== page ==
The Open IMS Core JavaDiameterPeer

Documentation for Open IMS Core Java Diameter Peer library. The JavaDiameterPeer, like its counterpart CDiamterPeer, is a smart and an efficient Java implementation of the Diameter Base Protocol (IETF RFC3588). It provides a convenient way to use Diameter stack in a Java environment and can easily extend network nodes implemented in Java with a Diameter interface. It is used at the HSS (FhoSS) in the Open IMS core network.

Design and Implementation

The following figure depicts the structure of the JavaDiameterPeer.

jdiameterpeer_design.jpg

A DiameterPeer represents a Diameter node which implements the Diameter protocol and acts either as a Client or as a Server. The most important component of a DiameterPeer is a PeerManager. The PeerManager manages a set of Peers. Each Peer has a Communicator, which maintains a Diameter connection. The Peer is implemented based on the RFC 3588, section 5 and contains a state machine defined in that part. Peers managed by the PeerManager can be configured by a configuration file. They can also be detected and added to the PeerManager in runtime dynamically.

Since a DiameterPeer is listening to certain ports by using a set of Acceptors, the incoming Diameter Capabilities-Exchange-Request messages can be noticed. Upon receiving such a request, a new Peer with a communicator will be created and added to the PeerManager.

Outgoing Diameter messages and incoming Diameter messages are handled by the JavaDiameterPeer differently. For an outgoing Diameter request, JavaDiameterPeer sends this message to the PeerManager directly. The PeerManager will find out a suitable Peer for sending it.

An incoming Diameter message received by a communicator is pushed in a TaskQueue at first. This TaskQueue is a FIFO blocking queue. As soon as the message is available in the queue, a DiameterWorker will take it out of the queue and deliver it to a set of event listeners defined by the user.

Typically, a Diameter client sends a Diameter message to a Diameter server directly and receives a Diameter answer by adapting an EventListener. A Diameter server, however, defines only an EventListener to process incoming Diameter request.

In order to provide a convenient way to handle Diameter request and answer at the client side, a TransactionWorker is defined. A TransactionWorker groups a request with its corresponding answer. By using TransactionWorker, a user needs not to take care of mapping requests with answers.

Peer Configuration

DiameterPeer.xml provides an example of how a Diameter peer is configured.

 <xml version="1.0" encoding="UTF-8"?>
 <DiameterPeer 
 	FQDN="localhost"
 	Realm="open-ims.org"
 	Vendor_Id="10415"
 	Product_Name="JavaDiameterPeer"
 	AcceptUnknownPeers="1"
 	DropUnknownOnDisconnect="1"
 	Tc="10"
 	Workers="8"
 	QueueLength="32"
 >
 	<Acceptor port="3868" bind="127.0.0.1" />

 	<Auth id="16777216" vendor="10415"/>
 	<Auth id="16777216" vendor="0" />
 	<Acct id="16777216" vendor="0" />
 </DiameterPeer>
 

To do

Currently, the JavaDiameterPeer supports only peer connection. The authentication/authorization portion and accounting portion as defined in the Diameter base protocol (IFC 3588 section 8, 9) are still not implemented, since Cx, Sh do not require user session support actually. However, auth and acct session support are needed to realize Ro interface (auth session) and Rf (acct session) interface.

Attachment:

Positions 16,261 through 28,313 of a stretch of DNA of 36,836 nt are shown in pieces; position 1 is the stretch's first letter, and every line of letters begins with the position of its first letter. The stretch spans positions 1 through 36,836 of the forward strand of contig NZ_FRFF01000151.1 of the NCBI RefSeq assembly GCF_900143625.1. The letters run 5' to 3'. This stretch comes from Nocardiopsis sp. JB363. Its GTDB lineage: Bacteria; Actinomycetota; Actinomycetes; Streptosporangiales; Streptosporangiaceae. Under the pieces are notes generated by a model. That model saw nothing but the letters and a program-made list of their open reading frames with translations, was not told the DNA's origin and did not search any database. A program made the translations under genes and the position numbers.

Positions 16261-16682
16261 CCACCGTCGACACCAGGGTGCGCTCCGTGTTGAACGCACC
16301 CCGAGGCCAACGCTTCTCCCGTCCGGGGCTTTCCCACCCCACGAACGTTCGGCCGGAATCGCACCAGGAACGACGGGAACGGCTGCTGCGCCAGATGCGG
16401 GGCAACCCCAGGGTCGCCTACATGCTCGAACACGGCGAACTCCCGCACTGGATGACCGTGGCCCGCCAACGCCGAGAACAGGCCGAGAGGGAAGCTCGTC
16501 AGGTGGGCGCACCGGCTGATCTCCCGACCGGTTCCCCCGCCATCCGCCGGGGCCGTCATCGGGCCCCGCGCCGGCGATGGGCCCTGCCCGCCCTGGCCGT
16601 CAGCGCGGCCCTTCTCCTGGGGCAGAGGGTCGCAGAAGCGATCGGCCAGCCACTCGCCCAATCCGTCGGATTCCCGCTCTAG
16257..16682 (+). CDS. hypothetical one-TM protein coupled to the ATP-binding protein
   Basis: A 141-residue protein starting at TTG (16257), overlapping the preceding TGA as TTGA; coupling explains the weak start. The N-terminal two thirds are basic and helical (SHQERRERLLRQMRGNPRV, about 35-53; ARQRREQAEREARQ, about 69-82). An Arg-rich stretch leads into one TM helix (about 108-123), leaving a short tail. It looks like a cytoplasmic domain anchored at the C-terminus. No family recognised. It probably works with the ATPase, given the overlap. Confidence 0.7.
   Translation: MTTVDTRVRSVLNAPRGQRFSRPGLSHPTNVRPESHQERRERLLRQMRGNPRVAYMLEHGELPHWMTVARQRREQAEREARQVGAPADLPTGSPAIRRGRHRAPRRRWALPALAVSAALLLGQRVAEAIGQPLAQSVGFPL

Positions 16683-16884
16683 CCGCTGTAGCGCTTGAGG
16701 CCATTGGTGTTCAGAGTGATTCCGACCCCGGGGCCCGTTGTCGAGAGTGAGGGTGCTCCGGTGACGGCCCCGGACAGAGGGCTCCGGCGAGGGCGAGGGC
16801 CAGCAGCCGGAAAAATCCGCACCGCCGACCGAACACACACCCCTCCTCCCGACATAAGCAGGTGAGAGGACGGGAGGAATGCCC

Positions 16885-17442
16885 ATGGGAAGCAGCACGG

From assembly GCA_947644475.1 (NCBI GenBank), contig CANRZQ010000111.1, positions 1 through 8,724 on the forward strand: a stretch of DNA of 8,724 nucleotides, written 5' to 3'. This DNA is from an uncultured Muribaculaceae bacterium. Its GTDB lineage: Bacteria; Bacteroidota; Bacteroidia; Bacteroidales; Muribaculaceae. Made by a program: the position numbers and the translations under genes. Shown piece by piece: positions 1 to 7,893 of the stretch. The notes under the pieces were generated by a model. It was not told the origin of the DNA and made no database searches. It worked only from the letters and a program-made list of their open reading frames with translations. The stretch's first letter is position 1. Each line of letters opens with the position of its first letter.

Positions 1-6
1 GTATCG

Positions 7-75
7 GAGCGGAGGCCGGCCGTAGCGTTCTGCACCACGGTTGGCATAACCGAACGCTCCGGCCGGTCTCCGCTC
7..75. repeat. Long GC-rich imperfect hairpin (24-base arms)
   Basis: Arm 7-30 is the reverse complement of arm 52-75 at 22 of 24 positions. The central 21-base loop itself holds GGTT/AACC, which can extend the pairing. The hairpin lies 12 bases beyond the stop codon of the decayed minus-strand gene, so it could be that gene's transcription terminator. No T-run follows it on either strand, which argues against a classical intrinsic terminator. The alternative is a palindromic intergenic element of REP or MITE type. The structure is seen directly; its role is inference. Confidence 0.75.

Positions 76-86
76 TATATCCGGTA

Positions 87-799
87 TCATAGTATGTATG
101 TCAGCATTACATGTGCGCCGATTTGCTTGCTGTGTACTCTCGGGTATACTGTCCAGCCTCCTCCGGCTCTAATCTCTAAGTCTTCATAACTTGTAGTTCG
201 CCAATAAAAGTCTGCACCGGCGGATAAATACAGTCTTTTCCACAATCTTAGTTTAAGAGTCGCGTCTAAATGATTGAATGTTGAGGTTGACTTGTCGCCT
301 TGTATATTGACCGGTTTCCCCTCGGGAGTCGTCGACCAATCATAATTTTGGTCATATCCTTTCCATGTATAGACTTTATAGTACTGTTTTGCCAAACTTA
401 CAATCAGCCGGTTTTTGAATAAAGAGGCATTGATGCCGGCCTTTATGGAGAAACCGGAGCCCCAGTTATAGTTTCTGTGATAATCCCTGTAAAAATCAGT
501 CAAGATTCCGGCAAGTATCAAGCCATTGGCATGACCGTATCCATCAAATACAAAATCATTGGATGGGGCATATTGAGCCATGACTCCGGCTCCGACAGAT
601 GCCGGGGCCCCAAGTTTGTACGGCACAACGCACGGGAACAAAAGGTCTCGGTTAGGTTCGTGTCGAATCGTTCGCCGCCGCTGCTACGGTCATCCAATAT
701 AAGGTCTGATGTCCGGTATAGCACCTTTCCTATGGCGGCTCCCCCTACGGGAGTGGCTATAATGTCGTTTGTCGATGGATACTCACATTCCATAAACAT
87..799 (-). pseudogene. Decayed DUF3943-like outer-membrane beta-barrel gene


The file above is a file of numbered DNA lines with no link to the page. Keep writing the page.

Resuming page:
Realm routing (because this is not yet supported, when using you will have to specify each time the FQDN of the destination host. This is usually a configuration parameter other the modules using this one). A Realm routing process specified in the RFC 3588 section 2.7 is still in the development stage.

The Open IMS Core

The Home-Page of the Open Source IMS Core project is at http://www.open-ims.org/

The Development is taking place at http://developer.berlios.de/projects/openimscore/

osims.jpg

Author:
Dragos Vingarzan vingarzan -at- fokus dot fraunhofer dot de

Shengyao Chen shc -at- fokus dot fraunhofer dot de

Attention:
It has to be noted that this <font color="red>"> Open Source IMS Core System is not intended to become or act as a product in a commercial context!</font> Its sole purpose is to provide an IMS core reference implementation for IMS technology testing and IMS application prototyping for research purposes, typically performed in IMS test-beds.

Users of the Open Source IMS Core System have to be aware that IMS technology may be subject of patents and license terms, as being specified within the various IMS-related IETF, ITU-T, ETSI, and 3GPP standards. Thus all Open IMS Core users have to take notice of this fact and have to agree to check out carefully before installing, using and extending the Open Source IMS Core System, if related patents and licenses may become applicable to the intended usage context.

Note:
Copyright (C) 2004-2006 FhG Fokus

The Open IMS Core is an open source IMS CSCFs & HSS implementation.

Open IMS Core is free software; you can redistribute it and/or modify it under the terms of the GNU General Public License as published by the Free Software Foundation; either version 2 of the License, or (at your option) any later version.

For a license to use the Open IMS Core software under conditions other than those described here, or to purchase support for this software, please contact Fraunhofer FOKUS by e-mail at the following addresses: info@open-ims.org

Open IMS Core is distributed in the hope that it will be useful, but WITHOUT ANY WARRANTY; without even the implied warranty of MERCHANTABILITY or FITNESS FOR A PARTICULAR PURPOSE. See the GNU General Public License for more details.

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